• I’ve commented out a couple of lines – these are the columns that I excluded in the controller below, I’m still thinking about whether I want them or not, so haven’t deleted them

Next, we need to add code to the app/controllers/books.rb to both serve up a nil response for the initial html get, and then to provide the full set of books when the JSON fetch is called. The index code should look as follows (and note the previous post on this blog that talked about how we’re fetching the data in some detail):

  def index
    @books = nil     # the html version now returns nil, don't want rails getting without us asking it to

    respond_to do |format|
      format.html  # index.html.erb 
      format.json {

  @books = Books.all.joins(:book_type, 
                           'LEFT OUTER JOIN book_weights on books.book_weight_id = book_weights.id',
                           'LEFT OUTER JOIN users as create_user on books.create_user_id = create_user.id',
                           'LEFT OUTER JOIN users as update_user on books.update_user_id = update_user.id')\
                             book_types.name as book_type_name,
                             book_weights.name as book_weight_name,
                             create_user.name as create_user_name,
                             update_user.name as update_user_name') 
        render :content_type => 'application/json',
               :text => '{"aaData": ' +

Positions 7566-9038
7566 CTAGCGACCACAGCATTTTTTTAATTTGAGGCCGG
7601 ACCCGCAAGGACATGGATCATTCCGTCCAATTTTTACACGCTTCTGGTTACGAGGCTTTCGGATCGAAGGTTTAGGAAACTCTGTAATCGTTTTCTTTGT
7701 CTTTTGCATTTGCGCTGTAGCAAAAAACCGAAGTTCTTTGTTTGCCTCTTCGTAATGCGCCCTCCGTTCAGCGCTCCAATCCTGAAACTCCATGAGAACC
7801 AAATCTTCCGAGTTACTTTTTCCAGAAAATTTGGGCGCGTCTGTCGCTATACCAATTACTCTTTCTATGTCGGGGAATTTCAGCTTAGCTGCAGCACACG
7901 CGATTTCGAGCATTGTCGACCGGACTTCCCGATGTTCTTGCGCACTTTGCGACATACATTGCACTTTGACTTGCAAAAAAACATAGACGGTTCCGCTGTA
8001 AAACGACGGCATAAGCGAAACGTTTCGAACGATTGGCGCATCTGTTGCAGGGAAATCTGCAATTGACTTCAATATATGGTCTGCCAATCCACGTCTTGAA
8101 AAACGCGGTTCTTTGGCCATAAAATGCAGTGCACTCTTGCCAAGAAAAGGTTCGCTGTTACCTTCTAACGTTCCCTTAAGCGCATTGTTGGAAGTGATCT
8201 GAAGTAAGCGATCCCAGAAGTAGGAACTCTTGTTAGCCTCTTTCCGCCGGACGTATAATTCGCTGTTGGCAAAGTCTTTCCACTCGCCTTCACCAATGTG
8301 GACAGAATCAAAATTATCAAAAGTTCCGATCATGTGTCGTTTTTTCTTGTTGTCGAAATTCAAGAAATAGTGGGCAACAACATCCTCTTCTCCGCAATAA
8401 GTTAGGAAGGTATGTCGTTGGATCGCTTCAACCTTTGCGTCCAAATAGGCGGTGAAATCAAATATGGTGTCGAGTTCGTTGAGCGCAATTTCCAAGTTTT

@books.to_json(:except => [:create_user_id, :update_user_id]) + '}' }         

So, to discuss what this is doing. The joins and select statements are pushing all the fetch into a single SQL query, as discussed in the previous blog post. We’re then taking the results of that and sending it back in JSON format, in order to do that we’re manually formatting in the format that datatables expects, which is broadly like:

  {"aaData": [{"Title1":"Value","Title2":"Value2"},{"Title1":"Value","Title2":"Value2"}]}

In theory, if you’ve done all this, you should be able to go to your index page, and now have a data table presenting in there, with moveable columns, filtering, sorting and delayed population.

If you’re having problems with your datatable, you can debug it with a nifty web tool. Basically you go to debug.datatables.net, and bookmark the link near the top right. You go to your page that has a datatable on it that isn’t working properly, and then hit the bookmark you just created in your browser. This uploads information about your datatable, and gives you a pretty display of exactly what’s going on.  You can also (if you’re using firefox) go to the developer tools tab, and use the console or other tool to see what’s going on.